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Selecting Safe Toys

By: Anapol Weiss

To Buy or Not to Buy?

You are trying to find a toy for your toddler or a friend’s youngster. The label on the package reads: Intended for children over 3 years of age. Did you look at your bright and curious 2 year old, who takes things apart at home and think to yourself she’ll love this toy and she’s old enough to play with it? Don’t do it.

Unless you are sure that that toy will only be used with an adult standing over the kid, buy something else!


Stuffed Animals, Dolls and Balloons.

Stuff toys that are filled with beans or other small objects that could choke a child if the toy develops a rip or hole must be watched or rejected. Also, don’t leave deflated balloons lying around the house. It’s easy for a child to choke on these balloons.

Toys with Cords or Chains.

A toy that has a rope, chain, string, elastic band or some other type of cord that is long enough to go around a child’s neck poses a danger of strangulation. Even if the cord is retractable, it’s dangerous. Strings, ropes, ribbons or cords on toys can get tangled around small necks. Either cut these pieces off pull toys or put the toys away until your child is older.

Toys that look good to eat.

Some toys are meant to look, smell or taste like food. Scented markers, erasers or doll accessories invite kids to put the toy in his mouth. It is a must to check all toys for sharp and pointed edges. This is especially important for younger children since they have a tendency to put things into their mouths or into their eyes. There is always a danger of falling on top of the toy while playing, which also may cause injury.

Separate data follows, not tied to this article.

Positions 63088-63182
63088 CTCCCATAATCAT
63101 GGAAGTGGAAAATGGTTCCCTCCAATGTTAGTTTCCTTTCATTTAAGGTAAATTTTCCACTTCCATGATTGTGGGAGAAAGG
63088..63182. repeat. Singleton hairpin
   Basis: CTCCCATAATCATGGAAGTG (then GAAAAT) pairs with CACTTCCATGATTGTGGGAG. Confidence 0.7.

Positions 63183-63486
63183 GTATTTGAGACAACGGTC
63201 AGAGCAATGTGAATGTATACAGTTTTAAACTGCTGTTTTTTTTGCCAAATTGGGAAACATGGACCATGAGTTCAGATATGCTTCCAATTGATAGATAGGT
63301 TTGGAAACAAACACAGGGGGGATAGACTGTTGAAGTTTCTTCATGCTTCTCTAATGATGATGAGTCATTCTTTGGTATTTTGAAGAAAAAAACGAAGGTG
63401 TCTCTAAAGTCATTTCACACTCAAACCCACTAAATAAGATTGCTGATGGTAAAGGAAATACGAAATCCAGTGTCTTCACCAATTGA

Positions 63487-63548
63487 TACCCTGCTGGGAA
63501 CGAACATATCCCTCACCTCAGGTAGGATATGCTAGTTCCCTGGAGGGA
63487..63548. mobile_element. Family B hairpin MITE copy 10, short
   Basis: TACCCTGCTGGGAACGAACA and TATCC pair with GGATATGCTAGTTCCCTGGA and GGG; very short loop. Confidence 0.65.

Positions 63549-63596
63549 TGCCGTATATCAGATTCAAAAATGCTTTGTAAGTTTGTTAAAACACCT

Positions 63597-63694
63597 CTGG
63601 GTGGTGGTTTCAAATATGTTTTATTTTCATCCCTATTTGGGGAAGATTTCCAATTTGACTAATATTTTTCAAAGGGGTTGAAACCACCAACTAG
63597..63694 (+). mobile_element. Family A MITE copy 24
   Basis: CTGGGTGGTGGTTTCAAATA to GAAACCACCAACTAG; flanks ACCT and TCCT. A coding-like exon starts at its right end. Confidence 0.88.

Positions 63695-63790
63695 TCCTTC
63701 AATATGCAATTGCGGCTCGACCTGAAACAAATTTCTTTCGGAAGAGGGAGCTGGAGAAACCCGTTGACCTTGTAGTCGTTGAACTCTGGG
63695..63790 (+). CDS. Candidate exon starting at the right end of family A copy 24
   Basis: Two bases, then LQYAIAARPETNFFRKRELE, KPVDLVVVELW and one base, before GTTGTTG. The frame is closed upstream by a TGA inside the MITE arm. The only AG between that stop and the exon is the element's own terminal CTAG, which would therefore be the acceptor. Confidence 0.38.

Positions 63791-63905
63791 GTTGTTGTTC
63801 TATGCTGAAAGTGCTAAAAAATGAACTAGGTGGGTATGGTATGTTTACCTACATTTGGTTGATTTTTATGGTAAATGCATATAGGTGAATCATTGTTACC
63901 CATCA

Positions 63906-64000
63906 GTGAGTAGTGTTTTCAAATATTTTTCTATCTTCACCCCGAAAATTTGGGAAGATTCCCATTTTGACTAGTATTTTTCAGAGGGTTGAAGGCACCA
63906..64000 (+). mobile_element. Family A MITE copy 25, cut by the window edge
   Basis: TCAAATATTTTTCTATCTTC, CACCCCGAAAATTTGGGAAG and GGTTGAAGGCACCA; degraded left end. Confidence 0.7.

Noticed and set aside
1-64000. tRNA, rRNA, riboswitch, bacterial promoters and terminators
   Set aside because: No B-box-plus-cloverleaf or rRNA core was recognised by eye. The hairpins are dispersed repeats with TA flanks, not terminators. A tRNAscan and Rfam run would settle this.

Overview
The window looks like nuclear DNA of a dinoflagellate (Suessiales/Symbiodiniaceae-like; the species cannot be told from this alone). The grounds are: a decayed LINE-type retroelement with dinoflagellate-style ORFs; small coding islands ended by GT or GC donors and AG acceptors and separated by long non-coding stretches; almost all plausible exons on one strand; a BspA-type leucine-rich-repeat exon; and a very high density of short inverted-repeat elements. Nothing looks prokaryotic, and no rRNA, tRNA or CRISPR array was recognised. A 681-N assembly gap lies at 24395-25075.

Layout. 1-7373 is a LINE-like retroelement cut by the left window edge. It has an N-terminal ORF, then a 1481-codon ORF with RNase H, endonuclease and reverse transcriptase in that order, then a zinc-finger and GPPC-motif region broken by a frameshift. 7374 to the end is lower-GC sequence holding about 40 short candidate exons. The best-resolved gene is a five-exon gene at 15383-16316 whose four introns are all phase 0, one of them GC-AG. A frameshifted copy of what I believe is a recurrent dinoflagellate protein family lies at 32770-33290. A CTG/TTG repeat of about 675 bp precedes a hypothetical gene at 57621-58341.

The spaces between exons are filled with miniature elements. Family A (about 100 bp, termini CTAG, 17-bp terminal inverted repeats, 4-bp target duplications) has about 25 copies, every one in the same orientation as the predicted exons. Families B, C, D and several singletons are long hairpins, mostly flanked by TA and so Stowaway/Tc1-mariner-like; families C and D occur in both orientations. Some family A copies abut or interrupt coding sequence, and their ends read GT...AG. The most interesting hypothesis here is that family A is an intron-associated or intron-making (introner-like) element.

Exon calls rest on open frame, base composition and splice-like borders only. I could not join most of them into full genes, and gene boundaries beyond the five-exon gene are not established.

Toys that are easily breakable.

There are no standards to judge how easily a toy will break or shatter into dangerous small pieces. It is important to check to see if the toy you are buying is sturdy and built of strong shatterproof material. In case of any falls or accidents, the toy should not break into pieces with sharp edges as this can cause bodily injury to your child.

Warnings Are Not Enough!

A label telling you that a toy is safe for kids over a certain age is no guarantee! Use your common sense. Each year, toys result in more than 150,000 injuries requiring hospitalization or emergency room treatment of kids. Never assume that a toy is safe simply because it is being sold by a reputable store or manufacturer.

Toilet Paper Roll Test!

Take an empty toilet tissue roll when you go shopping for toys. Try to drop any new toy that you like through the roll. If the toy falls freely through the tube, it’s a choking hazard?

Assume The Worst!

As a parent, expect your child to use the toy in the most dangerous way possible. You won’t always be watching! Kids will pull things apart and swallow them.

Test and Watch For Small Parts!

A child will put it in his or her mouth – count on it. Choking on small parts is the most predictable danger.

Use Common Sense!

Toys that are not dangerous for older kids may be deadly for babies and toddlers. Make sure the older ones understand the danger and keep risky toys away from the younger ones.